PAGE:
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Cooking Cauliflower

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5 replies to this topic

#1 commander

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Posted 15 May 2004 - 07:11 PM

Chef Hill, your replies to my queries have been most helpful. I'd like to ask you one more question. I must confess that if offered a plate of cauliflower and anything else, I'd choose the "anything else". But my wife loves cauliflower. Because she is my principal customer, I'd like to cook this veg competently and make it interesting. I have been steaming it without inspiration. Would you please share with us a recipe or otherwise improve my education for cooking cauliflower?

#2 Shaun Hill

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Posted 16 May 2004 - 08:34 AM

I always cook cauliflowwer in florets so that the thick stalks don't need to be considered when judging the cooking time. Like all members of the cabbage family there is an element of rankness in the smell and flavour and this combines perfectly with spices like cumin, cinnamon and coriander so I'd be tempted to cook the cauliflower, drain it, then dust with some combination of middle eastern spices and finally brush with light sesame or olive oil before cooking out the extra ingredients with a short spell under a grill or in the oven.

As ever the disadvantage of giving some robust treatment to any side vegetable is that it has a direct effect on whatever else is sharing the plate at the same time so this need to be considered.

Otherwise you may like to consider deep frying the florets. Boil them as before then make a batter from flour, olive oil and water, whisk an egg white and fold this in before coating the cooled florets and deep frying. These are fine as a warm start also especially with some garlic and tomato confection by way of sauce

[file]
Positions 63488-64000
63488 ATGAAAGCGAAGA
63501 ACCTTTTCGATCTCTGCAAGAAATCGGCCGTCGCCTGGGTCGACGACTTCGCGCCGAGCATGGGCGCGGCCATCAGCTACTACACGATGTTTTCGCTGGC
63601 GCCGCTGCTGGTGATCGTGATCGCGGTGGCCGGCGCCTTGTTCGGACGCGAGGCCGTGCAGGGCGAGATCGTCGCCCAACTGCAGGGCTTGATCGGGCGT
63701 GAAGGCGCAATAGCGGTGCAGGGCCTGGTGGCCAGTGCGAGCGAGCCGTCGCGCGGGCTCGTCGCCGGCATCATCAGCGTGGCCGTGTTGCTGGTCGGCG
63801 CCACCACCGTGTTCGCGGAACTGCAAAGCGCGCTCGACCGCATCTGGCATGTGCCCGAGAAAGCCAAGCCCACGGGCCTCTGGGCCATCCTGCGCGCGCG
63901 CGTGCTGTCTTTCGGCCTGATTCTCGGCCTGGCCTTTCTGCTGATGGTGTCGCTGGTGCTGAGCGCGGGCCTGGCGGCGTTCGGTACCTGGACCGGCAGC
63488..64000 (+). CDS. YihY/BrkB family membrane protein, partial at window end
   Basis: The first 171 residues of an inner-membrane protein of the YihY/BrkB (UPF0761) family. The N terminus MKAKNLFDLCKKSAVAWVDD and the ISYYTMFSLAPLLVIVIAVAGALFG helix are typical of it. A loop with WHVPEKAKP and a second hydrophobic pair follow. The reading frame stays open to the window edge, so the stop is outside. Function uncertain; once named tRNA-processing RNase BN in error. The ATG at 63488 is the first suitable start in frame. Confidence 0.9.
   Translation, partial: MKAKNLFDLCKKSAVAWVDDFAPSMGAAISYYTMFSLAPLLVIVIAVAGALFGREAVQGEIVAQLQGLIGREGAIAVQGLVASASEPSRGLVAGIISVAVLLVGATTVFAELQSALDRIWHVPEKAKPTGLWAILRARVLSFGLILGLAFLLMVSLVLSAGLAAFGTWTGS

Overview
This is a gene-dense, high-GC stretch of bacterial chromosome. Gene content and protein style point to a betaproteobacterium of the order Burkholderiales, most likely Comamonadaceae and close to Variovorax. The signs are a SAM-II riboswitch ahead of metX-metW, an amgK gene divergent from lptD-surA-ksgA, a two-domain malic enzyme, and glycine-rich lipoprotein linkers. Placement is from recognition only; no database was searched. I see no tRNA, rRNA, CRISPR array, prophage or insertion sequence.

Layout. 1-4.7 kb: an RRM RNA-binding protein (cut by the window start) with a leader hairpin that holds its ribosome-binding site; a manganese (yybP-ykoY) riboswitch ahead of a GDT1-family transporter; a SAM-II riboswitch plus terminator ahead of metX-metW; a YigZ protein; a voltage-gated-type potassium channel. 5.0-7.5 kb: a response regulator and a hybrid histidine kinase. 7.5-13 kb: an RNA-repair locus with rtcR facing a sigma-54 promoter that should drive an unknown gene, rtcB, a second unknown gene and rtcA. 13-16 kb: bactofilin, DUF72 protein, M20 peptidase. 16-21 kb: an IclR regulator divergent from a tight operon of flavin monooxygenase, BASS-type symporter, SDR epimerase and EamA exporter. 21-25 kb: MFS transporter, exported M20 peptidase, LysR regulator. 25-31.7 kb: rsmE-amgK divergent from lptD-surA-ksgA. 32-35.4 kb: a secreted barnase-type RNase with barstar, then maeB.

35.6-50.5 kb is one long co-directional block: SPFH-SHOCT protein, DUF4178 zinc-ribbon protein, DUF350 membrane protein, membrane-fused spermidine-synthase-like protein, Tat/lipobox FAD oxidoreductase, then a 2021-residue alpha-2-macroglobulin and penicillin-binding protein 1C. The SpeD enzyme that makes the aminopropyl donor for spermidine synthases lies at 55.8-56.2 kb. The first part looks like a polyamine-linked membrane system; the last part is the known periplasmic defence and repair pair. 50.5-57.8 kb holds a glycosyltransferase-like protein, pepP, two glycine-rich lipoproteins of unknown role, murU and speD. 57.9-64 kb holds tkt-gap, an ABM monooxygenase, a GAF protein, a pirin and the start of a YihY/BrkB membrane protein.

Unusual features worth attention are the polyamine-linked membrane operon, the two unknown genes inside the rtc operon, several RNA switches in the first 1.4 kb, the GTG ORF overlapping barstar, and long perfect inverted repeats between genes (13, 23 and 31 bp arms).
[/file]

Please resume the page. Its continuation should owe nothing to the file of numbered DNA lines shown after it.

#3 Gifted Gourmet

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Posted 16 May 2004 - 08:46 AM

Yet another additon to your knowledge base on this simple, yet elegant vegetable:

Marvelous thread here on roasted cauliflower
Melissa Goodman aka "Gifted Gourmet"

#4 blueapron

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Posted 16 May 2004 - 12:36 PM

my favorite way to cook cauliflower is to cut the head into florets and then cook it slowly in pot with just enough cream to cover about 3/4 of the florets, a little salt and white pepper. When soft I puree and pass the cauliflower with some of the cream. You can serve it just like a potato puree or add some more cream or white stock of your choice for a true to veg soup.At my last restaurant I used the puree as a base for mac n cheese instead of a heavy bechamal sauce just adding a couple types of cheese and thining it out with stock and the redundant truffle oil. It was always a big seller.

#5 John Whiting

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Posted 16 May 2004 - 10:43 PM

For those on a low-carb diet, blueapron's method with cauliflour makes it a delicious substitute for puréed potatoes.
John Whiting, London
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#6 blueapron

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Posted 16 May 2004 - 10:58 PM

That was the thinking behind the idea. So many customers nowadays request no carbs. One customer demanded no white veggies on their plate claiming that they have no nutritional value. We took it more like a challenge than a demand and sent them the cauliflower,but on a seperate plate. After the initail shock that we were still going to do own own thing had passed the server came back this time with a request for a side to go at the end of the meal.

The mac n cheese way is the only way I can sneek a veg into my nephew's stomach!